An adult season souvenir ticket, which covers five days of world class golf from Wednesday to Sunday, costs just £100 (a saving of £90 over the course of the five days).
Concessions are available for customers aged over 60 and between 16 and 21, while children under 16 are permitted free entry when accompanied by a
ticket holding adult.
To get a full seated view of all of the drama
at the 18th green, grandstand tickets cost an additional £11.50 for Thursday and Friday, £16.50 for Saturday and £21.50 for Sunday.



Maturing Mehaffey learning the value of rest and recovery

January 8, 2017
Olivia Mehaffey in action with ASU

Olivia Mehaffey in action with ASU

It was supposed to be the off-season but Olivia Mehaffey spent much of her Christmas break on the practice ground at Royal County Down working on her game.
The 18-year-old amateur star from Banbridge, currently ranked number three in the world, has been making some swing changes under the watchful eye of RCD professional, Kevin Whitson.
“I’ve been working on compression, starting the ball out a bit lower with a stronger flight,” said Olivia who was back in Northern Ireland after completing her first semester at Arizona State University.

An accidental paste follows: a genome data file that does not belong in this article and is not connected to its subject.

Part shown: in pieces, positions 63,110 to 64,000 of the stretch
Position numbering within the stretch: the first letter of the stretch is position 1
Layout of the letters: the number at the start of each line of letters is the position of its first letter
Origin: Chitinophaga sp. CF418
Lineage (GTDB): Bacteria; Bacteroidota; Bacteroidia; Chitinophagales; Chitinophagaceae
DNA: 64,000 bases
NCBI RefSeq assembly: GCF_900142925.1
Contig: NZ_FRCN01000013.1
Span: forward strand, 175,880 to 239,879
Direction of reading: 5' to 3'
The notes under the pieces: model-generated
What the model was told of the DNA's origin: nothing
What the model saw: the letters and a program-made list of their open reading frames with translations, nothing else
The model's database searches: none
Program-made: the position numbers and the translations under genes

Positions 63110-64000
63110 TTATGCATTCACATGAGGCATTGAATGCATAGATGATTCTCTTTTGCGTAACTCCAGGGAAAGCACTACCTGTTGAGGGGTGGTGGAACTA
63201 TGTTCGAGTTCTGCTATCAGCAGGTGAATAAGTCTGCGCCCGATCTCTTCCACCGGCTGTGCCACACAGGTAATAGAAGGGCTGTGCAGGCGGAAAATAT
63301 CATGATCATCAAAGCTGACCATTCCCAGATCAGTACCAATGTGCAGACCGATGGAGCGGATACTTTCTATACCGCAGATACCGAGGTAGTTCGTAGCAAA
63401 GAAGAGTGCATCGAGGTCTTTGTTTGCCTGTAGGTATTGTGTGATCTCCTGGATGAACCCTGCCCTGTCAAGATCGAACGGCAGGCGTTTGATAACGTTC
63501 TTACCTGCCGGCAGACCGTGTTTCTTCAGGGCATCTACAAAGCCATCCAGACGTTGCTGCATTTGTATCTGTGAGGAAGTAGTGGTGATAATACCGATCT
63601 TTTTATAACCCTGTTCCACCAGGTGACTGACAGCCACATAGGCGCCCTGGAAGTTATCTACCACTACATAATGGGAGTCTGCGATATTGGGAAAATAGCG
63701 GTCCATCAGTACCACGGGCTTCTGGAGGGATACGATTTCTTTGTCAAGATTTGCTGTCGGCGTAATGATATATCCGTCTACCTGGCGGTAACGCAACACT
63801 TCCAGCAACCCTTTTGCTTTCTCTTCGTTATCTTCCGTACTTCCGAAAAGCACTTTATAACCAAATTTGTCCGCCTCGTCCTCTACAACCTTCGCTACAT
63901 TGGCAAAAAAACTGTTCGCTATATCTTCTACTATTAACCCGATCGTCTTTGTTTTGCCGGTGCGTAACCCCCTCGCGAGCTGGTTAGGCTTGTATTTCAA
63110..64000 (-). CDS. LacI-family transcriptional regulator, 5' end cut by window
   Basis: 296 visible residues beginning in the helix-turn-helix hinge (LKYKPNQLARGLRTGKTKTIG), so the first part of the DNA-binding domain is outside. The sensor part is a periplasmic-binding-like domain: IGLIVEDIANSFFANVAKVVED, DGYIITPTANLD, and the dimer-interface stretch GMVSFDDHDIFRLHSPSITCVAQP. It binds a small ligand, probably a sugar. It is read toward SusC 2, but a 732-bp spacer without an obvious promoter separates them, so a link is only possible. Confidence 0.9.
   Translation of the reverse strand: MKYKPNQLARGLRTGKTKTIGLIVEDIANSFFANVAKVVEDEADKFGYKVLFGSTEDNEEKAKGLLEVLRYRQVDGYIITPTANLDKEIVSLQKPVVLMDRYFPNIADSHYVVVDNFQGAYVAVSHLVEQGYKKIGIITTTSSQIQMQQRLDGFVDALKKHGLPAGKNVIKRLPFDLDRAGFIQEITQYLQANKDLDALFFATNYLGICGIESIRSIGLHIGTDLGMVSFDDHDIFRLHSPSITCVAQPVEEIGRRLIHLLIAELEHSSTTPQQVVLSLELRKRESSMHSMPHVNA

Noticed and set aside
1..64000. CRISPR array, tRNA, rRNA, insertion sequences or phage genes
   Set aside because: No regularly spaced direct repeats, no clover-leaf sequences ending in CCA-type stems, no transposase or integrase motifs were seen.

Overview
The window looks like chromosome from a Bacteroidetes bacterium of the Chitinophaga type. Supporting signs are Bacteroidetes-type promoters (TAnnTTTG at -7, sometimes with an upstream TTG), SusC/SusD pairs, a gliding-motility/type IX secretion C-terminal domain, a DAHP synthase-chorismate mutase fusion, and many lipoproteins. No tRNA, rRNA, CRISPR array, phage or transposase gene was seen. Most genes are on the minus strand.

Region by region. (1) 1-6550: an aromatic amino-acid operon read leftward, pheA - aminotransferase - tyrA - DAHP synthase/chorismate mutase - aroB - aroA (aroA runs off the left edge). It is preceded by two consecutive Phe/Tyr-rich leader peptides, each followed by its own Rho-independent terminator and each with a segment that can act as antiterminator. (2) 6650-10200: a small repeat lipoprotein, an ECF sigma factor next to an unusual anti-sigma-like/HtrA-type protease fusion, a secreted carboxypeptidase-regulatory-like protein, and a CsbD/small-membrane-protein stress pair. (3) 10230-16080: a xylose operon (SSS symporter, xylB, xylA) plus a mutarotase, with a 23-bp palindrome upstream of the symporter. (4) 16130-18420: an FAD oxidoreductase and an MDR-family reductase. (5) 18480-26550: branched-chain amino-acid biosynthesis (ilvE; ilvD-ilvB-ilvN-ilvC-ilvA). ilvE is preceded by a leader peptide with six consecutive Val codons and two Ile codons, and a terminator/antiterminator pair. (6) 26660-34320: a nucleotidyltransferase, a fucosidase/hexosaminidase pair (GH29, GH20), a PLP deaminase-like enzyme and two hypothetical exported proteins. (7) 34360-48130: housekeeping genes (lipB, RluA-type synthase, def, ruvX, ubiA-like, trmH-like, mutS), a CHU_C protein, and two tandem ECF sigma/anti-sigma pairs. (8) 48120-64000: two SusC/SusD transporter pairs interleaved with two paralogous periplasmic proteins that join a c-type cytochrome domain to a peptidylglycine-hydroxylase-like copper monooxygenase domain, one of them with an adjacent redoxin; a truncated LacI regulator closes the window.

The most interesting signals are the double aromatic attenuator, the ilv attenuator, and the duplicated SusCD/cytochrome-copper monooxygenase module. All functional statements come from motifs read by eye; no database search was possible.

“I’ve tended to hit it a bit high with too much spin. The college coaches have been very supportive. I am in control of my own game and it was my decision to make this change. It’s more powerful and more efficient. I’m hitting it lovely right now so I’m very happy with how the changes have bedded in.”
The reigning Irish Strokeplay champion, who played a key role in last year’s GB&I Curtis Cup success, is still adapting to life in America but is looking forward to Spring and the main body of the competitive season.
“It was nice to get settled in and everything. I really like it over there but there are a lot of things that are different. So the first semester has all been about getting used to those things,” added Olivia who admitted that juggling college studies and golf has been tricky.

“The practice, that is no problem, I would have been doing that anyway even if I was at home. School has been quite demanding. I didn’t expect that to be so difficult but you have to knuckle down and focus. My days are regularly 6am to 10/11pm. It’s pretty hard work.”

Arizona compete in the Pac-12 conference and will be facing some of the best college golf teams in the US, including the likes of Stanford and UCLA. It’s top class competition but with the season not finishing until late May, it will likely curtail her outings in domestic events.